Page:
While I seldom have to get this extreme in my course corrections, certainly this is helpful to remember (and also quite true - I am a winter color palette). ;-)

Oh boy.

When I saw this topic, #6 on the list of my current obsession, an article called “15 Things Happy People Do Differently,” I thought “here we go.”

Because this just might be the nuclear missile-equipped fire-resistant wall that stands, ever firm and resilient, between my little corner of the world and the good folks who are even now lining up to join the “happy people” club.

In particular, I struggle with self-criticism. I struggle with criticizing others too, of course, but the meanest thought my mind can ever produce while trained on someone else is just a weak pretender in the face of the verbal bombs I lob at myself on a daily basis.

Obviously, this is an area my mentor and I work on a lot. The issue can be aggravated in the presence of stress, female issues, heartache, the mere mention of certain members of my extended family, finding bird poop on the brand new cute dress I was planning to wear out tonight…..pretty much anything can trigger it, actually.

Pearl. Performing 'wing checks' on top of my new fancy lace a-line black dress.

I also grew up in a family with the double-edged sword of DNA laced with the “sarcastic humor” gene. As I have progressed in my recovery journey, this means that what I used to find really funny now I often find just plain mean.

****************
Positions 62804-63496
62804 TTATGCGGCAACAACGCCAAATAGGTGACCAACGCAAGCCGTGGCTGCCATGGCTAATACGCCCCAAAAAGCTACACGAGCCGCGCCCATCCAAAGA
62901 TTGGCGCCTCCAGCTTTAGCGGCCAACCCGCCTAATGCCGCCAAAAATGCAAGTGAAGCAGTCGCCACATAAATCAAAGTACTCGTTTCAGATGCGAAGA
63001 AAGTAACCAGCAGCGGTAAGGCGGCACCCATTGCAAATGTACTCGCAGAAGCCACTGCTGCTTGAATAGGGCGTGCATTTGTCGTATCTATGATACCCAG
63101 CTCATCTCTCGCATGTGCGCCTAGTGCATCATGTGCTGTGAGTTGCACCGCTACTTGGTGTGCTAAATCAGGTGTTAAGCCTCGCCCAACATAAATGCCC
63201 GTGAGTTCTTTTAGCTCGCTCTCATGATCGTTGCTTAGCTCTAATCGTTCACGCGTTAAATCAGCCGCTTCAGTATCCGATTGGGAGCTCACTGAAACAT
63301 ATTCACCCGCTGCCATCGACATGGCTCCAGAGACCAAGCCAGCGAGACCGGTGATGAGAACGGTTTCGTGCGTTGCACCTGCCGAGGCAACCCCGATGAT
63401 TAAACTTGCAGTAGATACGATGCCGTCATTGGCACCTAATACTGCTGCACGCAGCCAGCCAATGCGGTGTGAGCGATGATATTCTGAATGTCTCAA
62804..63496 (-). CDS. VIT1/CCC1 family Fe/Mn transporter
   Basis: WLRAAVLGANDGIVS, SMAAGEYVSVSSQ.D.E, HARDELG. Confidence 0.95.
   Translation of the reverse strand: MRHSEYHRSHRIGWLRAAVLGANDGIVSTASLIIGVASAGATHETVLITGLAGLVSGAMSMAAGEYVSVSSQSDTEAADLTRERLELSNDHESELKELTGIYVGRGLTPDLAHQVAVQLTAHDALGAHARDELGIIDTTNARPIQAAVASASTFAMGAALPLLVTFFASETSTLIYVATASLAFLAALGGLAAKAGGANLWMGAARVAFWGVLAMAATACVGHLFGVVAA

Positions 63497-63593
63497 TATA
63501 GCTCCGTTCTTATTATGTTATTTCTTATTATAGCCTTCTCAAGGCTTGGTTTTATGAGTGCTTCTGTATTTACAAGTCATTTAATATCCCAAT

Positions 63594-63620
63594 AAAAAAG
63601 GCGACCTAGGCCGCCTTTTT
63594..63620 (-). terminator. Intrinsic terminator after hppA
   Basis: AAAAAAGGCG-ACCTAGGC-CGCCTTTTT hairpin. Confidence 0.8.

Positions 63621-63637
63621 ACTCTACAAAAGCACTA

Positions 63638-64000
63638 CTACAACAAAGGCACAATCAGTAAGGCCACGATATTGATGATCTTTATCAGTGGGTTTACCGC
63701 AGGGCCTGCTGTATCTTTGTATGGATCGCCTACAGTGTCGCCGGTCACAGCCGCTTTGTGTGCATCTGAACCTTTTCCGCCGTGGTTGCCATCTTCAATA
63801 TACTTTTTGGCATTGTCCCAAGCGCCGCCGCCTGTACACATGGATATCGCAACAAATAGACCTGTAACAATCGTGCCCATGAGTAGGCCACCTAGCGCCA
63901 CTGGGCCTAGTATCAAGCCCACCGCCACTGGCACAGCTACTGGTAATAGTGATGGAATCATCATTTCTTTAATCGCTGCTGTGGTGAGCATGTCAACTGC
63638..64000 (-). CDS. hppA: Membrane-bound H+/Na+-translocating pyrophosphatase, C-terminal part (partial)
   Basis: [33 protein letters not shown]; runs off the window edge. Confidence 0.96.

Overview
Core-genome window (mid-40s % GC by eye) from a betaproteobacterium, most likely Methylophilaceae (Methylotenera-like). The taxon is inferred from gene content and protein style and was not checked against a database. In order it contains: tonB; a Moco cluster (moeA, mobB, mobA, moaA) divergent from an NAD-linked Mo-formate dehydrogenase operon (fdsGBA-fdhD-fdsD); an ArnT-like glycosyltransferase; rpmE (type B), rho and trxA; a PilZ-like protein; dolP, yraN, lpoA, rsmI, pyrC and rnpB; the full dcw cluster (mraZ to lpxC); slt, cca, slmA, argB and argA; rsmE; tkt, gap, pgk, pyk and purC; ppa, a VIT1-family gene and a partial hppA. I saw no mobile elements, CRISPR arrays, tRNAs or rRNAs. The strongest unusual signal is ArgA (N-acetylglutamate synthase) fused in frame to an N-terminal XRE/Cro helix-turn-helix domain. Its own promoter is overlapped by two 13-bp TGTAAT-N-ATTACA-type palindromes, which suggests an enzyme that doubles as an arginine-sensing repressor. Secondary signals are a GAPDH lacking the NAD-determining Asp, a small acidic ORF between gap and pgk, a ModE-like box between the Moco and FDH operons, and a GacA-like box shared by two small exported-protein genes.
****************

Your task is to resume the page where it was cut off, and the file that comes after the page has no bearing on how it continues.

Thank goodness – but it is a painful discovery nonetheless.

According to “15 Powerful Things,” Carl Jung once said “what you resist not only persists, but will grow in size.” If he did say that, he is a brilliant man…or he has perfected the art of afterlife time travel and visits my curious little life quite regularly.

If you’re listening, Carl, the anything but happy truth is that I so want to be a “person of praise,” but I have so habitually criticized that the unlearning and re-learning process is going less rapidly than anticipated.

It just makes so much sense, too – of course a person would naturally be happier in the presence of more praise and (when necessary) more productive, praise-focused criticism. A happy person would also be more likely to adopt this approach when deciding whether to mete out praise or criticism to self and others.

One thing I have learned in my own recovery journey, however, is that practice is never wasted. I am much less self-critical than I used to be – and much less critical of others as well. Best of all, I can now feel this odd little burst of JOY! whenever I am quick enough to automatically course-correct a critical-feeling thought in a more positive-feeling direction, and even when I have to switch the setting to “manual” to pull this off, the JOY! burst is still my reliable reward.

So while I have had quite a time of it trying to unlearn the critical thing I do and replace it with a new preferred praise thing instead, what has come easy is to do something my mentor calls “following the joy”. When I follow the joy, the praise path is a choice that is much easier – and more joyful – to take!

Today’s Takeaway: Are you also struggling to opt for a kinder, sweeter path whether you are headed in your own direction or someone else’s? If so, would trying something like my mentor’s suggestion to “follow the joy” make it a bit easier for you to sense when you too need a course-correct?

 

 

 


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    Last reviewed: 16 Jul 2012

APA Reference
Cutts, S. (2012). Praising Versus Criticizing. Psych Central. Retrieved on October 25, 2014, from http://blogs.psychcentral.com/mentoring-recovery/2012/07/praising-versus-criticizing/

 

 

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